I’ve read a couple more books that I should blog about, and in the interest of procrastinating, I will explain why I’m reading what I’m reading.
I’ve already complained about the fabulousness of goodreads. I get on goodreads and end up adding more books to my ‘to-read’ shelf, and now it has over a hundred books. Working the day job, working the part-time job, and editing The End of the World Sucks, take up a bit of time so that hundred books will probably not decrease.
The other problem is my local public library. I live in a one-mile square town, which they call a city, and the library’s not that big. The old building it was in was smaller, but the empty shelves in the new space have been filled. Also, living in a small place means that their budget is what their budget is.
Before I get to the problem, let me say that the size of the children’s section is as large as adult library, so kudos to that. Also, on the adult side, the Young Adult section has grown tremendously. I’m especially impressed with the growth of the Young Adult section because my library is located between the city high school and middle school – one building, three distinct entrances. Good stuff.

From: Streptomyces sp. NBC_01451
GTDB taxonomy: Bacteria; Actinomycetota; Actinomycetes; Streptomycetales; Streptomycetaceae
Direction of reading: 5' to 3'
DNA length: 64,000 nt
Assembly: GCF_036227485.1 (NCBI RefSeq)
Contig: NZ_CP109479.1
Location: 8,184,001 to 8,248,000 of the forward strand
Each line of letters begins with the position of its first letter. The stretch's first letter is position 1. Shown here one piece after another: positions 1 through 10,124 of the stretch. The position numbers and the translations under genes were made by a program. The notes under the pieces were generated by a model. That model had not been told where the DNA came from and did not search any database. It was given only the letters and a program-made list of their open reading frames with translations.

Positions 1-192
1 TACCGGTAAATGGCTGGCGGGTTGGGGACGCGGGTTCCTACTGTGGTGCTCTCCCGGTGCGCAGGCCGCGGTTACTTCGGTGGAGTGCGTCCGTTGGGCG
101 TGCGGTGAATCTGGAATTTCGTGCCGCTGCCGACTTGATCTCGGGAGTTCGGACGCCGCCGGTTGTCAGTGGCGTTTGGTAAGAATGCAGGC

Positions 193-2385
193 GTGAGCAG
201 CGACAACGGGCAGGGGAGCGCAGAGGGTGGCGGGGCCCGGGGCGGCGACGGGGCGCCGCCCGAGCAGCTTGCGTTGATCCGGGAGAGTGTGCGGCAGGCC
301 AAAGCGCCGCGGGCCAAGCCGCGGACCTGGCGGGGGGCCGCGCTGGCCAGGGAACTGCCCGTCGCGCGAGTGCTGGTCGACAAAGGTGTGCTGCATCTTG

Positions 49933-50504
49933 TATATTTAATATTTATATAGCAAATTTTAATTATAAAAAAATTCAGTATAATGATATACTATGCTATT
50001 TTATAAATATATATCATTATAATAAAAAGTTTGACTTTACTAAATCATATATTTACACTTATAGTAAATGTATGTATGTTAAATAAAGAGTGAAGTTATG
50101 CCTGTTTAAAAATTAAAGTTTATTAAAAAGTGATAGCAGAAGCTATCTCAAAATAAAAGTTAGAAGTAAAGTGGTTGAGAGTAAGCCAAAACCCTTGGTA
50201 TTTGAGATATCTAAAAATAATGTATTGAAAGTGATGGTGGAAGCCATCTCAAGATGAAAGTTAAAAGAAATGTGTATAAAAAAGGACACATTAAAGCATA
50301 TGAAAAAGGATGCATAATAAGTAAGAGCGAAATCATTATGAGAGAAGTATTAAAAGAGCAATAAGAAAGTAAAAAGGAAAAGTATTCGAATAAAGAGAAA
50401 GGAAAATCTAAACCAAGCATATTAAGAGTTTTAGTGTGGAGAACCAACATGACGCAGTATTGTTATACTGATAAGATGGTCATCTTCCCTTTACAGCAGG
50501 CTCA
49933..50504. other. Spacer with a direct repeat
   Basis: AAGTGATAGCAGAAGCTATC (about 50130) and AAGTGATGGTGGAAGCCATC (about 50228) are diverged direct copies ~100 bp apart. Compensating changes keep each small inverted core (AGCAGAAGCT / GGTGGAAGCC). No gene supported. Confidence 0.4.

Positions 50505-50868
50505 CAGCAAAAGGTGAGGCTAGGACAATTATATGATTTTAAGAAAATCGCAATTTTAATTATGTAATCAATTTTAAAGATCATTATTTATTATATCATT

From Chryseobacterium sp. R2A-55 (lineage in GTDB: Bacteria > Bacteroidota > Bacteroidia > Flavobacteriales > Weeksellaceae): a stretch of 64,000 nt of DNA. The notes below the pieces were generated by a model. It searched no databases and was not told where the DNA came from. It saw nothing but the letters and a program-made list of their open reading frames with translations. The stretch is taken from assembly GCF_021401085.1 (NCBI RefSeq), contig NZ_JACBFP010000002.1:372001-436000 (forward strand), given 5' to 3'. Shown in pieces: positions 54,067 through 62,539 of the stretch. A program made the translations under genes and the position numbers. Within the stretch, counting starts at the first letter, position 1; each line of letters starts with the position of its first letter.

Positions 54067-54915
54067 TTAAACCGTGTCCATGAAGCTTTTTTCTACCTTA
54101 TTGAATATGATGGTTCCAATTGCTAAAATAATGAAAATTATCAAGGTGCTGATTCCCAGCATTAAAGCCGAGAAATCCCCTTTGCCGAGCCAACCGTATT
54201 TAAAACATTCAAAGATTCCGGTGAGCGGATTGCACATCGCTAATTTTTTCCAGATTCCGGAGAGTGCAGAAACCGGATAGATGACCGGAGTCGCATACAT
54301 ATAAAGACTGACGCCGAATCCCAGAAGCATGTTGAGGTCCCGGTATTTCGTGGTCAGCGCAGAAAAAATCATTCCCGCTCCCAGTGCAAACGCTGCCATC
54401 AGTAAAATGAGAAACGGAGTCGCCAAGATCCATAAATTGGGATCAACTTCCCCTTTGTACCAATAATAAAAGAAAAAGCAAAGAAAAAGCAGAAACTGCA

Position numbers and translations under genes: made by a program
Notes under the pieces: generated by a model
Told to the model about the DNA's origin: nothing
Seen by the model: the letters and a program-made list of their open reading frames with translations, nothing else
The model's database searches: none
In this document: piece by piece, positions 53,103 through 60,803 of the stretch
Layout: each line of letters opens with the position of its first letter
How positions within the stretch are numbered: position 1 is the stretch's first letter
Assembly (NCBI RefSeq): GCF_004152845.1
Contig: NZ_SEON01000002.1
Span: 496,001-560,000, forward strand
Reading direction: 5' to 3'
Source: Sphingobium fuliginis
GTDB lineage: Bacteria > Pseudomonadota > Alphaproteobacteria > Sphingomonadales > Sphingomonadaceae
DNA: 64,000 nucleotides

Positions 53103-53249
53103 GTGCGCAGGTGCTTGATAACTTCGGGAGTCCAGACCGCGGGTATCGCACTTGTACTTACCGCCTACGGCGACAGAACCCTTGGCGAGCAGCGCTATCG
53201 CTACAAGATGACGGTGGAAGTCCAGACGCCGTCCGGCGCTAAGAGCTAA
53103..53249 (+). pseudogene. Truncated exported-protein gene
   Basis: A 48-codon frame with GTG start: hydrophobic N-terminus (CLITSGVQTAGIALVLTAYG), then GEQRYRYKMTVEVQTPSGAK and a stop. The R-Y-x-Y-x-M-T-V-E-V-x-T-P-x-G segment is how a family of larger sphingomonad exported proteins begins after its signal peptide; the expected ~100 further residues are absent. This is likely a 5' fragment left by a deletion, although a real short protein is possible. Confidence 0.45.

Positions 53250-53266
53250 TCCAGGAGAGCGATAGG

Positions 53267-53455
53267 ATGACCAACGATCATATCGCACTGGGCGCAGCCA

Anyway, knowing the limitations of size and money, I don’t mind waiting to receive a book through the interlibrary loan program. When the state cut funding for that program, it is one of the two times I called Gov. Christie’s office to voice my objection. Funding was restored (I doubt my call alone did it, but getting what I asked for both times means I don’t have any tirades against Chris Christie).
Things were great again at the library, and I was getting my interlibrary loans. Then, I had trouble finding anything from goodreads last month, so I asked for interlibrary loan slips and got a reply of ‘it’s $1.00 per book requested’. Huh? Am I in my town’s free public library asking to borrow a book? They've sort of set it up that a patron would need interlibrary loans to read a complete series - for example, they own books 1 & 5 of The Game of Thrones series.
It’s only a dollar, but if I pay it that commits me to wanting to like a book, and being overly critical if I am disappointed. For now, I’ll stick to the mainstream books available there, and start scoping out libraries in another program that allow me to borrow books in-person from their library through a reciprocal borrowing priviledge – though not all have their card catalogs on-line, including my home town.
UPDATE JULY 10: My local library is no longer charging $1 per book for interlibrary loans as of July 1st.